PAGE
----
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    Rights statement: This is the peer reviewed version of the following article: Cotterill A, Jaki T. Dose‐escalation strategies which use subgroup information. Pharmaceutical Statistics. 2018;17:414–436. https://doi.org/10.1002/pst.1860 which has been published in final form at http://onlinelibrary.wiley.com/doi/10.1002/pst.18606/abstract This article may be used for non-commercial purposes in accordance With Wiley Terms and Conditions for self-archiving.

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Dose-escalation strategies which utilise subgroup information

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Dose-escalation strategies which utilise subgroup information. / Cotterill, Amy; Jaki, Thomas Friedrich.

In: Pharmaceutical Statistics, Vol. 17, No. 5, 09.2018, p. 414-436.

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Cotterill, Amy ; Jaki, Thomas Friedrich. / Dose-escalation strategies which utilise subgroup information. In: Pharmaceutical Statistics. 2018 ; Vol. 17, No. 5. pp. 414-436.

Bibtex

@article{e960d84e30994447937ac516fa240b5a,
title = "Dose-escalation strategies which utilise subgroup information",
abstract = "Dose‐escalation trials commonly assume a homogeneous trial population to identify a single recommended dose of the experimental treatment for use in future trials. Wrongly assuming a homogeneous population can lead to a diluted treatment effect. Equally, exclusion of a subgroup that could in fact benefit from the treatment can cause a beneficial treatment effect to be missed. Accounting for a potential subgroup effect (ie, difference in reaction to the treatment between subgroups) in dose‐escalation can increase the chance of finding the treatment to be efficacious in a larger patient population.A standard Bayesian model‐based method of dose‐escalation is extended to account for a subgroup effect by including covariates for subgroup membership in the dose‐toxicity model. A stratified design performs well but uses available data inefficiently and makes no inferences concerning presence of a subgroup effect. A hypothesis test could potentially rectify this problem but the small sample sizes result in a low‐powered test. As an alternative, the use of spike and slab priors for variable selection is proposed. This method continually assesses the presence of a subgroup effect, enabling efficient use of the available trial data throughout escalation and in identifying the recommended dose(s). A simulation study, based on real trial data, was conducted and this design was found to be both promising and feasible.",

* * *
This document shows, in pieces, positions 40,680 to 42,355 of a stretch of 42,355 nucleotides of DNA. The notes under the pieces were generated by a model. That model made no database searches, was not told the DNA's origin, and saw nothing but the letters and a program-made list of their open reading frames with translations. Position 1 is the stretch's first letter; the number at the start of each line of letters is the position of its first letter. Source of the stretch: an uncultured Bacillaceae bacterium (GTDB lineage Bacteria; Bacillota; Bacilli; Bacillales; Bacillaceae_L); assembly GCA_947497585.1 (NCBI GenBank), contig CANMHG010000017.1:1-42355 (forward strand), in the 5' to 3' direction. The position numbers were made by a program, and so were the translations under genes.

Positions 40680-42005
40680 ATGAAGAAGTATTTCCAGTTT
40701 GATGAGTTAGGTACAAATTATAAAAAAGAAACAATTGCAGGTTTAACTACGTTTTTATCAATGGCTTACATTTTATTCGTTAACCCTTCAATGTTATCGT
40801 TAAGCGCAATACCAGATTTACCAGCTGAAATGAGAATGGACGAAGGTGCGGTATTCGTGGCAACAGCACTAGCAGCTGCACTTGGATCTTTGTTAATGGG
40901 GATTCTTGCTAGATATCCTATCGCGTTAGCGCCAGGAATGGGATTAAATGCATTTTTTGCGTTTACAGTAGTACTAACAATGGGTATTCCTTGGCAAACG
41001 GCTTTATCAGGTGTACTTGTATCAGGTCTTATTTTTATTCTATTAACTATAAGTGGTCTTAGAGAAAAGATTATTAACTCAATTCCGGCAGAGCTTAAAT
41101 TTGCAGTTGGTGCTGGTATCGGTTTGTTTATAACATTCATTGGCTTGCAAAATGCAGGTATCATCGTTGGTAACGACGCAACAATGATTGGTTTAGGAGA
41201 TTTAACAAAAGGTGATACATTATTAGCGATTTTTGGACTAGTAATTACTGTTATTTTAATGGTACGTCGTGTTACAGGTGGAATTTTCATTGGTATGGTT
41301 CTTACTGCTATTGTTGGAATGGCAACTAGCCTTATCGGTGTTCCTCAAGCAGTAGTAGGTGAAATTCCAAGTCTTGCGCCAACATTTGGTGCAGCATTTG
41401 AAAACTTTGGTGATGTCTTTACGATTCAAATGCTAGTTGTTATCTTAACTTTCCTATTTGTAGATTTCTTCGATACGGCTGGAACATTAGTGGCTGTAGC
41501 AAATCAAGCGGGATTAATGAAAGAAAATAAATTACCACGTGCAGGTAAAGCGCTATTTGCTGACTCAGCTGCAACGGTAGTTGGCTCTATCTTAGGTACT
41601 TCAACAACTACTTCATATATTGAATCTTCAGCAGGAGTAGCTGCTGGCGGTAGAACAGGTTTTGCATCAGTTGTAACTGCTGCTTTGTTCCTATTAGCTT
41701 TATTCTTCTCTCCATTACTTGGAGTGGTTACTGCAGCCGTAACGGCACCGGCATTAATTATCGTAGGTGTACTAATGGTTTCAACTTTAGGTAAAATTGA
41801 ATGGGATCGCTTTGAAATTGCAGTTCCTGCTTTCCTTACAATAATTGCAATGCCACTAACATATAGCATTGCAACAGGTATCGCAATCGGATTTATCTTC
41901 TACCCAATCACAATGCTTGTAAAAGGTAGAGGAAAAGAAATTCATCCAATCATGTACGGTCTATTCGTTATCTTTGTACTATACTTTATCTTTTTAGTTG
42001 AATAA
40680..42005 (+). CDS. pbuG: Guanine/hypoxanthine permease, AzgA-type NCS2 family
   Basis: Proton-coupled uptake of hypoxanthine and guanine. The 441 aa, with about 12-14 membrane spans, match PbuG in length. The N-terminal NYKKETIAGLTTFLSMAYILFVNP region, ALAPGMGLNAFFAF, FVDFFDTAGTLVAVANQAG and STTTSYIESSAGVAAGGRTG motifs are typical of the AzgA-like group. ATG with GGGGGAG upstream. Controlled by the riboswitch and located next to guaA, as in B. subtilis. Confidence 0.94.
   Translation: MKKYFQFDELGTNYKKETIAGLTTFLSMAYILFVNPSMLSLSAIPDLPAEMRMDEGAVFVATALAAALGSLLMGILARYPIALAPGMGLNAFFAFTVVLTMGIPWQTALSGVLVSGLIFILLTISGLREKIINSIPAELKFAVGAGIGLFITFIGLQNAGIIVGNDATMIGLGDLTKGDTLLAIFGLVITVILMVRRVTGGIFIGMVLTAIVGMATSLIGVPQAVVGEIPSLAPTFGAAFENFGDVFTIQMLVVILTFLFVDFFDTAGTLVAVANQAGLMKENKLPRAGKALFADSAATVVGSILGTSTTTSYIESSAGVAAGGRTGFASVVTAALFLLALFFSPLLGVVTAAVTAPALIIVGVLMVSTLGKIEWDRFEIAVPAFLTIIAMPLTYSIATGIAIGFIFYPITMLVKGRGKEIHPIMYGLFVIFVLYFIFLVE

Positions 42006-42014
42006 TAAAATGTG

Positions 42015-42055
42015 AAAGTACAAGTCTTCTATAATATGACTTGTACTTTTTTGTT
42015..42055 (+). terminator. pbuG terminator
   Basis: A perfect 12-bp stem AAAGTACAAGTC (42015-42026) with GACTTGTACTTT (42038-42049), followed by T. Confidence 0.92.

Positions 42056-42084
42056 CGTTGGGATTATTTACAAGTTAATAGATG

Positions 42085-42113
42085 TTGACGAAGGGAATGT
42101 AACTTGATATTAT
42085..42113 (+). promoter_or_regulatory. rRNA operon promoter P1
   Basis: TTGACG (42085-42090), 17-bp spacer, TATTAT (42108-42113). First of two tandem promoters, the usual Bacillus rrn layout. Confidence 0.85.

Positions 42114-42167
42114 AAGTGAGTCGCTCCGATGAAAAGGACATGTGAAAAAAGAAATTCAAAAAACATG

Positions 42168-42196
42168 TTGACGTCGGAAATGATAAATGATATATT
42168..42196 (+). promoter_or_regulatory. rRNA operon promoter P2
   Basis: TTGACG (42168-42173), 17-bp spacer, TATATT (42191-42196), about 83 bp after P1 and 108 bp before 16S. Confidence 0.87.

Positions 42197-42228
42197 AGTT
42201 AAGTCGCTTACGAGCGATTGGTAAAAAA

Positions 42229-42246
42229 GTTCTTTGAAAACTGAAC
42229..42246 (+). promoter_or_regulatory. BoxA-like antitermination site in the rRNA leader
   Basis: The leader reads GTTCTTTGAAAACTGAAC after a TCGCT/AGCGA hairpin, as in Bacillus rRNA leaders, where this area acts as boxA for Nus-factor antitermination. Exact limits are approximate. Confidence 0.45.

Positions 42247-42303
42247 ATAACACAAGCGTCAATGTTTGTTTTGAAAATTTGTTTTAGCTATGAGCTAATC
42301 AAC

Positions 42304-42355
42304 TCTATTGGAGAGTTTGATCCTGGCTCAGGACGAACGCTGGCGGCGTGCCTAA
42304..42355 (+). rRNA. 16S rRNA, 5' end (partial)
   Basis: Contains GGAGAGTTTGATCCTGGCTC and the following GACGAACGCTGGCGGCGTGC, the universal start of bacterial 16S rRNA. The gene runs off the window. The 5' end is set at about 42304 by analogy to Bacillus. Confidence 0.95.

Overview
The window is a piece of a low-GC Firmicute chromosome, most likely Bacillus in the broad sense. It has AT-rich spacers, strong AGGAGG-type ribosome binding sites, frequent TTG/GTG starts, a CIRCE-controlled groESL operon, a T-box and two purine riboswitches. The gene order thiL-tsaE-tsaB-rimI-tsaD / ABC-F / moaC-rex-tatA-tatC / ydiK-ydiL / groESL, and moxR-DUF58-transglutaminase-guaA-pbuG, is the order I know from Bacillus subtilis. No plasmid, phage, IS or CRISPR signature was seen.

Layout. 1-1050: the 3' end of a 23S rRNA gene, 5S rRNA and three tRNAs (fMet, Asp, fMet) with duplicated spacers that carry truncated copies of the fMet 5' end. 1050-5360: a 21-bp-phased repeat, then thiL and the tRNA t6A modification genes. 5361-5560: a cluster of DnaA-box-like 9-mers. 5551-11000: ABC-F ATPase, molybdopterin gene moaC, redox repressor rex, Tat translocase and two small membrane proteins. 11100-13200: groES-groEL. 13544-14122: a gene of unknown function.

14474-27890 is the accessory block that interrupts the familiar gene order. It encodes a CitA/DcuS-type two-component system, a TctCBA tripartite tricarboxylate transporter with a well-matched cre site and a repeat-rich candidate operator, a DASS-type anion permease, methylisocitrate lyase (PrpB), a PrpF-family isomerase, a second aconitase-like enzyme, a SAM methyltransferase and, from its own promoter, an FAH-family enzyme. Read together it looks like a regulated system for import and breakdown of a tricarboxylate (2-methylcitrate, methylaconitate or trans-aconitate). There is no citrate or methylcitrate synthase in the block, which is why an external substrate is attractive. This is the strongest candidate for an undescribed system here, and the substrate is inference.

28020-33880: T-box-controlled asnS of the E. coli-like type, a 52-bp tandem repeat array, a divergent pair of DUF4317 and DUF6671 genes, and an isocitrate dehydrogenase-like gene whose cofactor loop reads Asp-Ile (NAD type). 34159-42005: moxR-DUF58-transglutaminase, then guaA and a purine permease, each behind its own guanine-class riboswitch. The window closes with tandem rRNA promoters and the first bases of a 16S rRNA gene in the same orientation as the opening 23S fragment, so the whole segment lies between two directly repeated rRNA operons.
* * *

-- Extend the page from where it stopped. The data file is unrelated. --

author = "Amy Cotterill and Jaki, {Thomas Friedrich}",
note = "This is the peer reviewed version of the following article: Cotterill A, Jaki T. Dose‐escalation strategies which use subgroup information. Pharmaceutical Statistics. 2018;17:414–436. https://doi.org/10.1002/pst.1860 which has been published in final form at http://onlinelibrary.wiley.com/doi/10.1002/pst.18606/abstract This article may be used for non-commercial purposes in accordance With Wiley Terms and Conditions for self-archiving.",
year = "2018",
month = sep,
doi = "10.1002/pst.1860",
language = "English",
volume = "17",
pages = "414--436",
journal = "Pharmaceutical Statistics",
issn = "1539-1604",
publisher = "John Wiley and Sons Ltd",
number = "5",

}

RIS

TY - JOUR

T1 - Dose-escalation strategies which utilise subgroup information

AU - Cotterill, Amy

AU - Jaki, Thomas Friedrich